- 2015 Federal Election
White Rock councillors seek raise
The policy outlining how pay for White Rock’s civic politicians is determined needs a rethink, council members agree.
And at least one councillor is calling for a formula that boosts the salary, replacing a 2007 policy on remuneration and expenses that sets councillor wages at “40 per cent of the estimated average White Rock earnings for the current year.”
“Forty per cent implies we only do 40 per cent of the work,” Coun. Helen Fathers told Peace Arch News Monday, after discussing Policy 106 at a meeting of the governance and legislation committee.
For 2012 – the latest figures available – it translated to $26,240 for councillors and $59,040 for the mayor, which is based on 90 per cent of the average wage.
“When I tell people what we get and the amount of work that we do, (the reaction is) astonishment,” Fathers said, estimating she puts 40 to 60 hours a week into her role.
She asked her peers their thoughts on increasing the percentage to 60.
Mayor Wayne Baldwin balked at the suggestion.
“I think that’s too high,” he said. “Forty per cent is probably consistent with other municipalities… pretty much par for the course.”
Baldwin suggested the committee ask staff to look into how other similar-sized municipalities pay their councils and compare the figures with White Rock’s to ensure consistency – a move the committee supported unanimously.
Coun. Larry Robinson noted the current formula does not work with White Rock’s demographics.
“Forty per cent of a demographic that’s 30 per cent retired means there’s not going to be much of an incentive to run for council,” Robinson said.
Coun. Louise Hutchinson described the use of average earnings as “a very bad marker,” and said she believes councillors’ pay should be half of what the mayor receives.
The politicians serve approximately 20,000 residents living in the city’s 5.13 square kilometres.
A comparison of 2010 figures with those of Langley City and Port Moody politicians – two communities White Rock staff will be looking at in their review – puts White Rock in the middle in terms of councillor wages, and on the low end for the mayor’s.
Langley City councillors – representing 25,000 people in 10 square kilometres – earned between $28,660 and $32,243 that year; the mayor received $71,649.
In Port Moody – where residents number about 34,000 in 26 sq.km. – the councillors earned $24,108 in 2010; the mayor, $70,246.
White Rock Coun. Grant Meyer did not comment during Monday’s meeting, but later told Peace Arch News that there is “no way” he’d vote for a raise. He said he was stunned when Fathers suggested 60 per cent.
“I thought, my god, that’s a 50 per cent pay raise,” he said.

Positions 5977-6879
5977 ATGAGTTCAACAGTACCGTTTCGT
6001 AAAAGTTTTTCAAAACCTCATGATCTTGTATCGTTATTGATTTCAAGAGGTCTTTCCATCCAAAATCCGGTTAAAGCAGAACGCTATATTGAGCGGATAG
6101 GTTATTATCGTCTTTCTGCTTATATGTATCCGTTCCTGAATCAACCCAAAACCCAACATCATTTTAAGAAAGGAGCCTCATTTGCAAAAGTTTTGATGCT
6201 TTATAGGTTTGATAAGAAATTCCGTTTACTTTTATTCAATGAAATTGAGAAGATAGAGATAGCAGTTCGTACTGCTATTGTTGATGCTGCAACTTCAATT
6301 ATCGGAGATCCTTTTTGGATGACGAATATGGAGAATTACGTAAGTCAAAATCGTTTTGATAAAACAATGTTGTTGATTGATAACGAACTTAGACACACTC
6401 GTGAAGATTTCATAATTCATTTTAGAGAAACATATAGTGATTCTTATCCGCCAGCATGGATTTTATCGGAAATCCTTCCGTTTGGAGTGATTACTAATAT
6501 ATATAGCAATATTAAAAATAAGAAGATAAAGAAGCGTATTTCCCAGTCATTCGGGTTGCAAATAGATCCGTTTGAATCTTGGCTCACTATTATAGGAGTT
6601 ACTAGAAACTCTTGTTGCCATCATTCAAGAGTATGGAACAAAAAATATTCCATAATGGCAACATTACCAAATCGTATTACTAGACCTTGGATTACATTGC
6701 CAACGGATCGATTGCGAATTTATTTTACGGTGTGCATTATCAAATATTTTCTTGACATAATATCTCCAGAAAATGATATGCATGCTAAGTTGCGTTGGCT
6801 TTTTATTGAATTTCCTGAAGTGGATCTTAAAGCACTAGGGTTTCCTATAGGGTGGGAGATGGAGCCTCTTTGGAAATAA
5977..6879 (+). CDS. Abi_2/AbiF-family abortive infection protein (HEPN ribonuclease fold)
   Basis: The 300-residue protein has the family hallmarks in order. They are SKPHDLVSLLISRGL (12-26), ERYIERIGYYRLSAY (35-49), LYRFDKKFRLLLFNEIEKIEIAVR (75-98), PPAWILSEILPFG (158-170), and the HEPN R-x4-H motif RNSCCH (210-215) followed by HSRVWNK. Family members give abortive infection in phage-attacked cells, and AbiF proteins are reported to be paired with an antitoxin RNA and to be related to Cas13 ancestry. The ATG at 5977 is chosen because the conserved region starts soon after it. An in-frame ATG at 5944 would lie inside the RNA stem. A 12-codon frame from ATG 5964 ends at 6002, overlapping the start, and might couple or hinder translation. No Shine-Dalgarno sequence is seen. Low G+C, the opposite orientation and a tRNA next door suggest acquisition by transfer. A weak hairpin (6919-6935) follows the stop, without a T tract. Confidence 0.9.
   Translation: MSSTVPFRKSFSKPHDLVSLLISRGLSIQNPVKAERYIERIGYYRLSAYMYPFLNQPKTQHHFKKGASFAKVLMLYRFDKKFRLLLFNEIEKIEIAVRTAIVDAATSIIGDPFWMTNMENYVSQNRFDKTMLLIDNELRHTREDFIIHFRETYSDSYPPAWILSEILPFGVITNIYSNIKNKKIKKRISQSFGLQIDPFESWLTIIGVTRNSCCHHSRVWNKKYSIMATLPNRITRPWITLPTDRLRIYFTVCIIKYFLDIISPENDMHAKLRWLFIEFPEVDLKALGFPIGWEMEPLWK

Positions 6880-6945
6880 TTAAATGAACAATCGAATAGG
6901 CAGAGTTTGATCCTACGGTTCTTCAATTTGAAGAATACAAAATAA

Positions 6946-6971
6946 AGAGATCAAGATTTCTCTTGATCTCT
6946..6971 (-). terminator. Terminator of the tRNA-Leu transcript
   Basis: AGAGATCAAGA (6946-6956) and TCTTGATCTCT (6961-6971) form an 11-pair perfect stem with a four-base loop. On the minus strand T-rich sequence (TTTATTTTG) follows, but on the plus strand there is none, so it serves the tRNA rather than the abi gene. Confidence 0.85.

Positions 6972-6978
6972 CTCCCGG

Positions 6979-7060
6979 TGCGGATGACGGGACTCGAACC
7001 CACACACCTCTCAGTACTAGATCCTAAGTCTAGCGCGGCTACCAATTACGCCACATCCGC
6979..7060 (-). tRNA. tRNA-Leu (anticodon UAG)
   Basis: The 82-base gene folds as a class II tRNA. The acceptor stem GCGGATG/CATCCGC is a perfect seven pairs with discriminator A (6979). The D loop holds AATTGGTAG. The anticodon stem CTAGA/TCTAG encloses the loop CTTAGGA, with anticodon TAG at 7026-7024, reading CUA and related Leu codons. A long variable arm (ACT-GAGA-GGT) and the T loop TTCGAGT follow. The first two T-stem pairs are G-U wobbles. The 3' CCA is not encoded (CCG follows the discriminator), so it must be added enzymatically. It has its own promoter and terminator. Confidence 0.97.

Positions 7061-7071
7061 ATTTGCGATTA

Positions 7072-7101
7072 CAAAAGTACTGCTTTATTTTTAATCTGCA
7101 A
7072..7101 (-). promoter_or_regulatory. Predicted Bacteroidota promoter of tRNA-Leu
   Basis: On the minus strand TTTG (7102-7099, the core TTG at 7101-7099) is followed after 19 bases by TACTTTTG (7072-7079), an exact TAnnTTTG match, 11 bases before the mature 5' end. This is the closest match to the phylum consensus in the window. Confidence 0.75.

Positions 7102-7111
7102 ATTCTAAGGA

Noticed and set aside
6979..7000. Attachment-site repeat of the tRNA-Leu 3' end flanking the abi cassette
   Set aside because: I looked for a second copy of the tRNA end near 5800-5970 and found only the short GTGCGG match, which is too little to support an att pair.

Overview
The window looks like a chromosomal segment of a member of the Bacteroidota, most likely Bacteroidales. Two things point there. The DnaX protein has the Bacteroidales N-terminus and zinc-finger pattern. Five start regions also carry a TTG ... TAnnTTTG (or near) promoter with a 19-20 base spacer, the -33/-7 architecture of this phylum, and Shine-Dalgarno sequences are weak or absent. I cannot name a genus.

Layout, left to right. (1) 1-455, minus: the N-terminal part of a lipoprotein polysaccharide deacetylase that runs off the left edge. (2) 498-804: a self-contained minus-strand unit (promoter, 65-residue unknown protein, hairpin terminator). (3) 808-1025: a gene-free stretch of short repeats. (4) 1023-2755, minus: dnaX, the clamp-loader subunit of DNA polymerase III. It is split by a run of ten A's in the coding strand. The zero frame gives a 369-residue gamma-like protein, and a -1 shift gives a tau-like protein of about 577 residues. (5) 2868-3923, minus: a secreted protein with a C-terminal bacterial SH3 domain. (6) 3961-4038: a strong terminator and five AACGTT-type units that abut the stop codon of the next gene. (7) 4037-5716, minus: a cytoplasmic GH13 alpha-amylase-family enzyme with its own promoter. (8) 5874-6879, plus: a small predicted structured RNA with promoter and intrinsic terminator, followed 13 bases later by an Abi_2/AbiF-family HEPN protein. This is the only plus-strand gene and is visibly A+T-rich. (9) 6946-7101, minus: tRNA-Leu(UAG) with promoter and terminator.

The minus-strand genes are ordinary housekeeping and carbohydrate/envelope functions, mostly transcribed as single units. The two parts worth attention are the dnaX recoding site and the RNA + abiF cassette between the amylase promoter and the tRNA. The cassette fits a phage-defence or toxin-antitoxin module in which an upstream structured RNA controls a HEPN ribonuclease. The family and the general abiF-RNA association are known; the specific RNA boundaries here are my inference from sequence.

“It’s a three-year term. You know what the salary is when you run. You’re doing it to serve the community. It is a fair amount of hours, but I think the pay is fair.”
Council’s newest member, Bill Lawrence, told PAN he would support “wherever the numbers indicate” – including if staff determine the current pay is too high.
He agreed with Hutchinson that the average-wage marker is not a good indicator for the calculation, as it is based on census figures and only current every five years. And, he agreed with Fathers that the pay should reflect the workload.
“I think the added time that is spent doing it should be compensated for,” Lawrence said.
Coun. Al Campbell said he too welcomes a review.
Baldwin said that if staff recommend an increase in the wages, that it shouldn’t take effect during the current term.
He agreed that pay raises for civic leaders rarely go over well with residents.
“It is a painful process to go through to have to set your own salary – not one any council that I can recall has ever done very well with,” he said.
“It doesn’t reflect well on us if we get into office and start asking for more money.”
The policy is among dozens being reviewed by staff as part of “good practice,” and to ensure the current council still concurs with them, a report to the committee explains.
While no increase to council pay was suggested in Monday’s report, staff did recommend that three-year expense amounts allotted for the mayor and council to use for “discretional education conferences or education materials” each be boosted by a third; to $6,000 from $4,500 for the mayor, and to $4,000 from $3,000 for the councillors.
A 50 per cent increase in the annual allowance allotted to councillors for attending events on the city’s behalf – to $750 from $500 – is also suggested.
Changes to other policies – human resources, planning and development services, municipal operations and leisure services, and financial – are expected to come forward in future months.
They would have to be approved by council before taking effect.